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Luas row reaches end of the line, but deal set to fuel pay demands


Luas pay deal is likely to fuel demands from other workers

Luas pay deal is likely to fuel demands from other workers

Luas pay deal is likely to fuel demands from other workers

Workers stand to get bigger pay rises in the wake of the landmark 18pc increase won by Luas drivers.

The drivers will get an annual wage hike of up to 4pc every year. This will take place over four years up to September 2020 following a four-month campaign of industrial action and the first strike in the tram company's history.

The deal is double what employers expect to give workers this year, despite the fact that tram operator Transdev lost €700,000 last year.

Drivers yesterday voted in favour of a Labour Court recommendation that will boost their total earnings at the maximum of the pay scale from €42,247 to €49,972 and up to €53,220 when a 6.5pc bonus is included.

The pay rise is expected to fuel a free-for-all as unions push for bigger rises across all sectors and workers try to regain ground lost during the recession since the collapse of social partnership.

The transport sector, in particular, is expected to become more militant, with the threat of industrial action on buses and trains if employers do not concede.

Officials from the National Bus and Railworkers Union (NBRU) are due to meet Dublin Bus at the Labour Court on June 30 on the back of the Luas claim, and union bosses have acknowledged that the tram saga "sets a marker".


The Labour Court made a link between the tram drivers' pay and public servants, which could be used to back up future claims in other workplaces.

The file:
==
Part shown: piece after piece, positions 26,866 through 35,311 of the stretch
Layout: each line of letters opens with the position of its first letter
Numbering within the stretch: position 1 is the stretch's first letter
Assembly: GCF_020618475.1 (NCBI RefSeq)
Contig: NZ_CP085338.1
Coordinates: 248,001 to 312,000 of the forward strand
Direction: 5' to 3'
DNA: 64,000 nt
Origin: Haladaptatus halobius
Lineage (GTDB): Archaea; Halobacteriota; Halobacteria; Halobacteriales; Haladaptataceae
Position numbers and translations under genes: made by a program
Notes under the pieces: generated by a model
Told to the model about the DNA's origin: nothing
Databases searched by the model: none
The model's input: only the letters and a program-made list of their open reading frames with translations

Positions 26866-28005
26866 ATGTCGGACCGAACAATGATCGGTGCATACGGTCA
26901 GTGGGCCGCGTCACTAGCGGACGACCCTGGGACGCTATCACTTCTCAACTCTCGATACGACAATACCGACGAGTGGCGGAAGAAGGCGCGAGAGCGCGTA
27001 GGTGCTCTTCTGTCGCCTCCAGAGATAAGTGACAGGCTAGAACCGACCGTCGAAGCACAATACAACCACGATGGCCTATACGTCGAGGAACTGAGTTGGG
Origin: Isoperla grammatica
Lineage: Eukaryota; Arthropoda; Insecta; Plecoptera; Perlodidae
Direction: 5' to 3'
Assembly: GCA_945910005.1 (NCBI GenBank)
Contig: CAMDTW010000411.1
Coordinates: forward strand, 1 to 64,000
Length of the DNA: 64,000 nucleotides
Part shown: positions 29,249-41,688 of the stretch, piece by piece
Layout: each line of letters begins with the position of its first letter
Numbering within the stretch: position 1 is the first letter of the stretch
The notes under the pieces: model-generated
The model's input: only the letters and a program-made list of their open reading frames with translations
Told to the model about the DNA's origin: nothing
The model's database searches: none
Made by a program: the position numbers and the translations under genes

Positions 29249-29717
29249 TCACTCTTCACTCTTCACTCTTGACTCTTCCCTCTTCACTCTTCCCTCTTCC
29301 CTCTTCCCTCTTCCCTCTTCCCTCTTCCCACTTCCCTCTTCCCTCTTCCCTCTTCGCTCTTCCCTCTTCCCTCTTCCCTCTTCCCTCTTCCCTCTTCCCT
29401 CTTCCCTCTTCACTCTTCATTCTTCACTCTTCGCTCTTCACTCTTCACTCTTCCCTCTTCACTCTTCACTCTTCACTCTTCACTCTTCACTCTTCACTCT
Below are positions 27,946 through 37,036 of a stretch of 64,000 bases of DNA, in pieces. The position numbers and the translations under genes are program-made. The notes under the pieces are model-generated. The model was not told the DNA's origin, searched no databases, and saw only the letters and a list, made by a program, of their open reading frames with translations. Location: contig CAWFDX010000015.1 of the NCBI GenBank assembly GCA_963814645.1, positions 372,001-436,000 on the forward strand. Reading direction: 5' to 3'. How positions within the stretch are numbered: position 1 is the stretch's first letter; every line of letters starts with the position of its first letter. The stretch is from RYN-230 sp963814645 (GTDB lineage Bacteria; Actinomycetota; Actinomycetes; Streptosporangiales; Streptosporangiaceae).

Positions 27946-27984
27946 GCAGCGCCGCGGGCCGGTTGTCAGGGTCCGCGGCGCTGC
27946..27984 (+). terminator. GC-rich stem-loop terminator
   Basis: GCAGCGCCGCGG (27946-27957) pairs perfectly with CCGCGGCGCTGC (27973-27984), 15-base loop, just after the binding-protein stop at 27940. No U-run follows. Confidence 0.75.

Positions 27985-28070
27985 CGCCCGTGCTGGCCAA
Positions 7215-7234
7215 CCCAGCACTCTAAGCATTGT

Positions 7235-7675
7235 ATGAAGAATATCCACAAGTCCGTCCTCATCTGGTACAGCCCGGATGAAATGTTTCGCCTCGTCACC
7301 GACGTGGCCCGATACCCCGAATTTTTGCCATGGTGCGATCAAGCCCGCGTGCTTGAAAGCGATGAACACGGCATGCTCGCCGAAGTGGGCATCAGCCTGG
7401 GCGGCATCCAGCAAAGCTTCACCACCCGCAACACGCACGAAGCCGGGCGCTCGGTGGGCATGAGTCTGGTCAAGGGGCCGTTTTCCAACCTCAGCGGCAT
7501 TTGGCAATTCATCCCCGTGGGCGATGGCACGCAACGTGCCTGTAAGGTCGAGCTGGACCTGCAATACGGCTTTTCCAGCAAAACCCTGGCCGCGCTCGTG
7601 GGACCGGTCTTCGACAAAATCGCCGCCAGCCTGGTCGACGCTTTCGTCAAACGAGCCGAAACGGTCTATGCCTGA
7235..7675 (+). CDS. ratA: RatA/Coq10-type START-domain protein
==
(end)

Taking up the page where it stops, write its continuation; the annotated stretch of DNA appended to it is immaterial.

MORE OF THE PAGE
"This is a significant victory for these workers, but we believe this Labour Court recommendation, which is equivalent to 4pc a year, sets the marker for other workers and other members of Siptu, not just in the transport sector but across the commercial semi-state sector and private sector," said Siptu divisional organiser Owen Reidy.

"We believe workers can now go forward with confidence to seek to improve their conditions of employment."

The NBRU wants to bridge a gap of up to 31pc between the bus and tram drivers, whose wages are often pegged at similar levels in other EU nations.

"We are before the Labour Court on June 30 with Dublin Bus to seek significant and long-overdue pay rises for our members," said general secretary Dermot O'Leary.

"It is our intention to make the case that Dublin Bus should pay increases at least in line with those recommended by the Labour Court at Transdev, given that it is back in the profit- making space, unlike Transdev."

The general secretary of retail union Mandate, Jack Douglas, said the pay deal will not go unnoticed.

"There is an expectation among workers that wages are starting to increase," he said.

Surveys by IBEC and Mercer predicted the average rise this year will be 2pc, though workers in technology will fare better.